U.S. President Barack Obama is angrily blasting oil industry officials who he says are failing to accept blame for the massive oil spill into the Gulf of Mexico. The president says all parties need to take responsibility, including the government.
President Obama says he is angry and frustrated by oil executives' response to the catastrophic spill, after a BP oil rig blew up last month off the Louisiana coast.
In the White House Rose Garden, the president told reporters the finger-pointing needs to stop.
"I did not appreciate what I considered to be a ridiculous spectacle during the congressional hearings into this matter," said Obama. "You had executives of BP and Transocean and Halliburton falling over each other to point the finger of blame at somebody else. The American people could not have been impressed with that display, and I certainly was not."
Mr. Obama said some of the blame extends into his own administration. He said he will force government regulators to make it tougher for oil companies to get drilling permits.
"For too long, for a decade or more, there has been a cozy relationship between the oil companies and the federal agency that permits them to drill," he added. "It seems as if permits were too often issued based on little more than assurances of safety from the oil companies. That cannot and will not happen anymore."
As the president spoke, robots at the bottom of the Gulf tried to move a tube into the pipe that has pumped millions of liters of oil into the water. BP said it hoped to know within hours whether the tube had successfully diverted the oil to a tanker at the surface.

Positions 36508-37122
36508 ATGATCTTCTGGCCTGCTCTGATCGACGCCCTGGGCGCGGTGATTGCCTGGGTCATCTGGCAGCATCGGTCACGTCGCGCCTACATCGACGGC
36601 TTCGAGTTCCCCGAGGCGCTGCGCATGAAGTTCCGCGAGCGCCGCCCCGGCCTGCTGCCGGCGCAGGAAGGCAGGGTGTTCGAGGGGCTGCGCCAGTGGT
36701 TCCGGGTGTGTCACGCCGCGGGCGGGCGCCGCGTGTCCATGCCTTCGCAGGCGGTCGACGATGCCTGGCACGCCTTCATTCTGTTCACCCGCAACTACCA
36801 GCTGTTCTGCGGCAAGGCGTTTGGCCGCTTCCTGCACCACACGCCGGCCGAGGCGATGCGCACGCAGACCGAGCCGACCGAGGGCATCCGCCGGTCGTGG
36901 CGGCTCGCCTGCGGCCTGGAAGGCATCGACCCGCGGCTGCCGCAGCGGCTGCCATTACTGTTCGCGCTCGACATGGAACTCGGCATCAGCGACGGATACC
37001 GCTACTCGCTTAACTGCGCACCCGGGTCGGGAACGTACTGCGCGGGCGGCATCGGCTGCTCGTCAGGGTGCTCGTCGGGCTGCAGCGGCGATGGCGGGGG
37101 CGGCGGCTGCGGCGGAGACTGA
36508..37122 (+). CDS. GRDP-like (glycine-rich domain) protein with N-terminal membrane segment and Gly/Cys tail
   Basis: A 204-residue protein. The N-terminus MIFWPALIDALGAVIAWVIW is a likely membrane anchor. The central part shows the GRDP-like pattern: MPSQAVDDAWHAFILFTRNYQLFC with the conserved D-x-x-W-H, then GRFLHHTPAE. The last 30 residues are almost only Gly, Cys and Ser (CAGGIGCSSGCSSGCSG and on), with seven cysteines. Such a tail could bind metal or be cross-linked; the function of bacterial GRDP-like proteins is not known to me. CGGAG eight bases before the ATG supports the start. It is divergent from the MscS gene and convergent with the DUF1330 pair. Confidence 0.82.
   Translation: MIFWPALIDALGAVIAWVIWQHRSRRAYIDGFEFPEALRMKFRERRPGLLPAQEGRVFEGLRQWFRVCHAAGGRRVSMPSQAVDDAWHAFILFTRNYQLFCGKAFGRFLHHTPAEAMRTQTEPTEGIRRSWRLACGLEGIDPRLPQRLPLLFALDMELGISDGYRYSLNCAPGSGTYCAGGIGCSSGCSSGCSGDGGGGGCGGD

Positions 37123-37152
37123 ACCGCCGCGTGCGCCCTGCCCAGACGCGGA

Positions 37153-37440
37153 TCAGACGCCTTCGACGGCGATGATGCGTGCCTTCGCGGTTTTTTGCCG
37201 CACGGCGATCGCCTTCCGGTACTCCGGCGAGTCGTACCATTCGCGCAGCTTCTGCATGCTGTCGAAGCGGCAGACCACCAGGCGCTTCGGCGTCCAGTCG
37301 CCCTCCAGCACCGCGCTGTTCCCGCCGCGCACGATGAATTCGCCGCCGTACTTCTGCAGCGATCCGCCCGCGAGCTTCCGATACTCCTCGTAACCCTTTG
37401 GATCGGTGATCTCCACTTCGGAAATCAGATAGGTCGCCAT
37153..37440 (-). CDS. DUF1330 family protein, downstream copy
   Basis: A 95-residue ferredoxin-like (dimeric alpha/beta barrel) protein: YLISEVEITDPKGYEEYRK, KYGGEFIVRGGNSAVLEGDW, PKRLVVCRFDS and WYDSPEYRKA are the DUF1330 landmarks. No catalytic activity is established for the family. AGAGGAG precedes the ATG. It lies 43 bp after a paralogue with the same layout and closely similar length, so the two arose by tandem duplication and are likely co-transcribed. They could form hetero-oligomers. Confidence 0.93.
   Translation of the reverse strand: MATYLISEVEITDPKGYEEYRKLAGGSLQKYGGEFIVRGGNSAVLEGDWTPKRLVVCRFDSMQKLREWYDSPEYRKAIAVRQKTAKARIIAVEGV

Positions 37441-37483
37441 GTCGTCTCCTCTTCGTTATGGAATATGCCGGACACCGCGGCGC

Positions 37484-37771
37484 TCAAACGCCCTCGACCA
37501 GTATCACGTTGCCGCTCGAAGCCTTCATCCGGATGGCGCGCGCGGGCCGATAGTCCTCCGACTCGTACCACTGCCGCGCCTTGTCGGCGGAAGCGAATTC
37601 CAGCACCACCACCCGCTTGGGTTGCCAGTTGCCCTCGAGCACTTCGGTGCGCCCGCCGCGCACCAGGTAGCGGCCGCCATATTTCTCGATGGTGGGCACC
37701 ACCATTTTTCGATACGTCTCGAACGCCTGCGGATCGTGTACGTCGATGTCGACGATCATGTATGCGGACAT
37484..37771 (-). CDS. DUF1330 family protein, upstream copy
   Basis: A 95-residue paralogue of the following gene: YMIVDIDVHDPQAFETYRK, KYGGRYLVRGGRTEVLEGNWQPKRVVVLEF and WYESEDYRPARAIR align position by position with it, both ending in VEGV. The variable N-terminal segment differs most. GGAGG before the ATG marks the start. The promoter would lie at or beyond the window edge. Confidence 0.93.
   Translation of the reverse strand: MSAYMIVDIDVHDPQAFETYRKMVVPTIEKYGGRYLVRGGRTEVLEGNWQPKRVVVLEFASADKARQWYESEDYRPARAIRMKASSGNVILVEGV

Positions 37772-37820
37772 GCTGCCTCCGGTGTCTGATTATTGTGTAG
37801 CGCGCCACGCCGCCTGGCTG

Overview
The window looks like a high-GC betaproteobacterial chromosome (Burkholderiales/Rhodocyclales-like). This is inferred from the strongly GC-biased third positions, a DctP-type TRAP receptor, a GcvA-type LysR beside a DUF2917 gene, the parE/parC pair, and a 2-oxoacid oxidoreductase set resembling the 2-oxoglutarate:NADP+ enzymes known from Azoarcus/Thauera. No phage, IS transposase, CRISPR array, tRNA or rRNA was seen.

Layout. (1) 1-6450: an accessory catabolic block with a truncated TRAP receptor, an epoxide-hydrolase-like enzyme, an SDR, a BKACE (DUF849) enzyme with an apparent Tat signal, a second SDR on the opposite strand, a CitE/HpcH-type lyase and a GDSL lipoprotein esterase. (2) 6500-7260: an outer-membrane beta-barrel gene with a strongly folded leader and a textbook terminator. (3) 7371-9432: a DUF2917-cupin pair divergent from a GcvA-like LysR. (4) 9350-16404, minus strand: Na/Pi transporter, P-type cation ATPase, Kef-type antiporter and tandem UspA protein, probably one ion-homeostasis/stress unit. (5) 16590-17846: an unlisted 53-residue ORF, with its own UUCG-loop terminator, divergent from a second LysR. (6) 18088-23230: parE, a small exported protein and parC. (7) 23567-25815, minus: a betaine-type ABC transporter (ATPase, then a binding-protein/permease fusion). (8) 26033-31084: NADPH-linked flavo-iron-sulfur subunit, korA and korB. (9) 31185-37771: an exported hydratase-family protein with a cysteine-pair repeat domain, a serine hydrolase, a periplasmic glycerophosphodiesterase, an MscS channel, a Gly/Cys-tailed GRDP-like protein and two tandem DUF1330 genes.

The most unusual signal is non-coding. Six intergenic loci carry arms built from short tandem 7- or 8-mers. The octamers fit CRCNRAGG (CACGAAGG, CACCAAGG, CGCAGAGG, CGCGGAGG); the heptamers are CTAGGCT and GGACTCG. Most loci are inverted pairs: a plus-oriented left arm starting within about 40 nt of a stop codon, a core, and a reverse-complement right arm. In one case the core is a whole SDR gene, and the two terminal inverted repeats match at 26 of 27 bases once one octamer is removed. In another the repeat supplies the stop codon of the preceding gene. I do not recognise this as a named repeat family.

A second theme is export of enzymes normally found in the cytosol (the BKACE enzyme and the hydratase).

Mr. Obama admitted that there is uncertainty about exactly how much oil is being spilled. He said government efforts have been geared toward the possibility of a "catastrophic event."
The president said the system "failed and failed badly," and everyone involved bears the responsibility for fixing it.
"The oil companies share it; the manufacturers of this equipment share it; the agencies in the federal government in charge of oversight share that responsibility," he added. "I will not tolerate more finger pointing or irresponsibility."
Mr. Obama called on Congress to quickly pass legislation to spend more money to clean up the spill, and to provide unemployment assistance and job training to people affected by the crisis.
After the spill, the president asked Interior Secretary Ken Salazar to reform the government agency that oversees oil drilling. Salazar said this week the part of the agency which permits oil and gas drilling and collects royalties will be separated from the part which inspects the safety of oil rigs.
Mr. Obama said he has enacted other reforms, including re-examining the environmental procedures for oil and gas exploration and development.